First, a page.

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What Are Macromolecules?

Macromolecules, also termed polymers, are large, complex molecules that are usually formed from the product of smaller molecules called monomers.

To learn about the macromolecules, read this article, and come back afterward.

As you just read, there a 4 major types of macromolecules: carbohydrates, lipids, proteins, and nucleic acids. We'll review each of them thoroughly.

The Bare Minimum

If you already have a biological background, or do not want to indulge in the details of macromolecule structure and functions, then consider the below information just enough to move on to the next chapter.

Generally, in biology or organic chemistry people talk about 4 general classes of molecules:

  • Nucleic acids - you may be familiar with these. They are the structural components of DNA and RNA

  • Lipids - these are oily and fat molecules (some steroids too). They are present in places like the cell surface or feathers (to make them waterproof), and butter or cheese.

  • Carbohydrates - substances like sugars and starches (bread, pasta)

  • Proteins - these are considered the structural machinery of the body - things like hair and muscles and so on and so forth. Proteins build the majority of cellular structures and perform most life functions (e.g. enzymes, antibodies, and transporters are all proteins). They work in a complicated and coordinated manner to support life and are the target of most medicines today.

This just about covers the main points you need to know. At this point, you are free to skip to the next chapter (DNA & RNA). However, if you would like to learn more about macromolecules, then keep on reading.

Advanced Content

Note: Nucleic acids are not covered in this chapter. Information about them is provided in the next chapter: DNA & RNA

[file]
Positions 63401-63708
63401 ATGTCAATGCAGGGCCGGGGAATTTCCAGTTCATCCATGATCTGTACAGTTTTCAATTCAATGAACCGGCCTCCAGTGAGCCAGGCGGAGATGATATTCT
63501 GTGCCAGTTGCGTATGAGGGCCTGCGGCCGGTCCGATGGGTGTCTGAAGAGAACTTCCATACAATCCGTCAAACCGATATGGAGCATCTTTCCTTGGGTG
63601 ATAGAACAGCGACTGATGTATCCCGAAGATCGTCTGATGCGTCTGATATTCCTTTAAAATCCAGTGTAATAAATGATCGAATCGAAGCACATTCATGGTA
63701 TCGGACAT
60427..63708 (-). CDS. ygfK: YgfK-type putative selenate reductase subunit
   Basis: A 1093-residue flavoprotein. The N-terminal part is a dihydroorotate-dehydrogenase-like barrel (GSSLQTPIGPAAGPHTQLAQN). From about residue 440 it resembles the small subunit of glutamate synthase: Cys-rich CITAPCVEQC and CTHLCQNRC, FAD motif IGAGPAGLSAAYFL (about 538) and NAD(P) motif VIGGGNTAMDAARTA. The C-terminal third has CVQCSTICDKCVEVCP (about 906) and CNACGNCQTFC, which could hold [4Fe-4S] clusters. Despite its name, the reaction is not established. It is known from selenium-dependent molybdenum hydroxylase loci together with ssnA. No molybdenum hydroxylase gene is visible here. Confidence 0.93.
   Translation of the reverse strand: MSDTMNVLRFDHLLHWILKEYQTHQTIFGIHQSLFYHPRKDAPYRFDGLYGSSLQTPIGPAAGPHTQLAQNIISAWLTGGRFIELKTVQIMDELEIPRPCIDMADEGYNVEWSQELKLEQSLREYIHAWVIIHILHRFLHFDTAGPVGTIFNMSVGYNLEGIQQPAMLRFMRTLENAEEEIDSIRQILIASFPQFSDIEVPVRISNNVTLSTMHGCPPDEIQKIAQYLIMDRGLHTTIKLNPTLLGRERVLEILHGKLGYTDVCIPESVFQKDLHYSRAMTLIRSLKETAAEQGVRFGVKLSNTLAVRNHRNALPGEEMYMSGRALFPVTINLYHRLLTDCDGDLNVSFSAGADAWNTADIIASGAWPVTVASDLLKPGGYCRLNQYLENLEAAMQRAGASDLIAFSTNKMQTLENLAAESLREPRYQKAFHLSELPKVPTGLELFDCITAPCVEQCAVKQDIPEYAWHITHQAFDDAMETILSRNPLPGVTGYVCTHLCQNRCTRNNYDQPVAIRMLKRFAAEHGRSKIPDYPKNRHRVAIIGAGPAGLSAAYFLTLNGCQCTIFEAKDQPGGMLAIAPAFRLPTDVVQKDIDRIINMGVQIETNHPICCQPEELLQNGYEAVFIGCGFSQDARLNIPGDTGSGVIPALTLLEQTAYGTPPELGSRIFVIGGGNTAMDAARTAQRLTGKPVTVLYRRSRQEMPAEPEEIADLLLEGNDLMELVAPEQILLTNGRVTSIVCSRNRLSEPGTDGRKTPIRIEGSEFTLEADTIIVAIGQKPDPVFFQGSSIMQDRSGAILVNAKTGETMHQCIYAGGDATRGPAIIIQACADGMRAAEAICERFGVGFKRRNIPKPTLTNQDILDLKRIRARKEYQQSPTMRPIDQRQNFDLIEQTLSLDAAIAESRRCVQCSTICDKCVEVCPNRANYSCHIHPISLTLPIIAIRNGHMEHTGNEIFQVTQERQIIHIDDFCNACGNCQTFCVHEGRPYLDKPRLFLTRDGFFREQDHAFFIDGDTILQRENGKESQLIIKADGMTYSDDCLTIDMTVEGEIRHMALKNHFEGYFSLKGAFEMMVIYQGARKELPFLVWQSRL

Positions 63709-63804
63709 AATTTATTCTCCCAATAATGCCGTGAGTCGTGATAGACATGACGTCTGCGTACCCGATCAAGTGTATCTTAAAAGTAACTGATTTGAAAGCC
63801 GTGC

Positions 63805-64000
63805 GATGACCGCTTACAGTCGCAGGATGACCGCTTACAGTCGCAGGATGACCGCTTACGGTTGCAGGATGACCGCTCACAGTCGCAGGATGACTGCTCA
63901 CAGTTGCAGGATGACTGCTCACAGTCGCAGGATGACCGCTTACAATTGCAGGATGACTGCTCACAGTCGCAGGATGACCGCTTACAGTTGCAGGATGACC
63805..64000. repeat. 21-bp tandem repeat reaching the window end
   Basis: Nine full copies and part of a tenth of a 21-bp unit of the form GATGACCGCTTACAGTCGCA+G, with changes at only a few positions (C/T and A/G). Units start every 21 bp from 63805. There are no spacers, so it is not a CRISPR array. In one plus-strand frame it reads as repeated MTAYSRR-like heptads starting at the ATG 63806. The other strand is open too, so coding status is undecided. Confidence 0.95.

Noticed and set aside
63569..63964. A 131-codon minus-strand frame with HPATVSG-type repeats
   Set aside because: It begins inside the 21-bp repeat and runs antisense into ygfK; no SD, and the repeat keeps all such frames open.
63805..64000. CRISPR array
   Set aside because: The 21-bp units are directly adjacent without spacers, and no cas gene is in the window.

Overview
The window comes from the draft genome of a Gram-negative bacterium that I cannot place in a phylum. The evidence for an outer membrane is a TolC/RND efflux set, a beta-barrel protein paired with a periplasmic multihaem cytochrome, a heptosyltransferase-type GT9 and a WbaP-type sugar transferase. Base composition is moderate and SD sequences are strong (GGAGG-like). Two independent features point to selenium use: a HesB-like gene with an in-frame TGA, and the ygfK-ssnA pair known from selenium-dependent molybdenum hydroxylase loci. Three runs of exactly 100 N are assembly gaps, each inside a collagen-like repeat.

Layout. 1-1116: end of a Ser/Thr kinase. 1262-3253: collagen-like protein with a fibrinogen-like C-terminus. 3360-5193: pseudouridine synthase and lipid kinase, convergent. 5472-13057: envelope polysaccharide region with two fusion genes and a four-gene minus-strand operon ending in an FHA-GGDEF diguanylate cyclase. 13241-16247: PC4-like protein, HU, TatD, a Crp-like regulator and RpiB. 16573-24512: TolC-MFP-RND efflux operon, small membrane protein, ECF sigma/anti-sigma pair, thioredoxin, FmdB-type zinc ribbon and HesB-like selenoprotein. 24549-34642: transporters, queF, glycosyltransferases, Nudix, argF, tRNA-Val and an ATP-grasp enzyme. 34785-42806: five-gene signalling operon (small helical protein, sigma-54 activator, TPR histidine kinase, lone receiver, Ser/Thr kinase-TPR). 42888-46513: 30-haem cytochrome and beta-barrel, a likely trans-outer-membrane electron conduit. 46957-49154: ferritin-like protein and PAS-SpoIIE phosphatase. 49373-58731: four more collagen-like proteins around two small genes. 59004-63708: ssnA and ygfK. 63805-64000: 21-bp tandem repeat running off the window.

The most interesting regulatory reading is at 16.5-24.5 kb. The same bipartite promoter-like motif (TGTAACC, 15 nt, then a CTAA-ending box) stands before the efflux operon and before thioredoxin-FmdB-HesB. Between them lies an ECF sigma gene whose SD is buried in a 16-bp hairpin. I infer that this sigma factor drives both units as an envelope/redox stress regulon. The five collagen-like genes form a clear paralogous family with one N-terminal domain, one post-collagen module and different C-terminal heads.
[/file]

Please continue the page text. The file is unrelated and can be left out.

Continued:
First, you need to get an idea of what carbohydrates are. In order to do that, read this article, and come back afterward.

Now, watch the following video outlining the molecular structure of glucose.

Next, get familiar with the concept of dehydration synthesis (condensation reaction) by watching the following video.

Finally, broaden your knowledge of carbohydrates and the underlying processes by watching the videos below.


Like the other biological macromolecules, lipids play essential roles in the biology of humans and other organisms. To start, read this introductory article about lipids, and come back afterward.

Next, get familiar with the concept of fats, their types, and molecular structures by watching the following two videos.

Finally, conclude with the video below.


Last but definitely not least, we will review the monomers that have perhaps the broadest range of functions - proteins.

To start, read this article, which outlines the main characteristics of proteins, and come back here afterward.

Next, read this article to find out more about the orders of protein structure.


If you made it here, then congratulations! You have successfully completed this section. Move to the next portion of the guide with the arrow buttons below.

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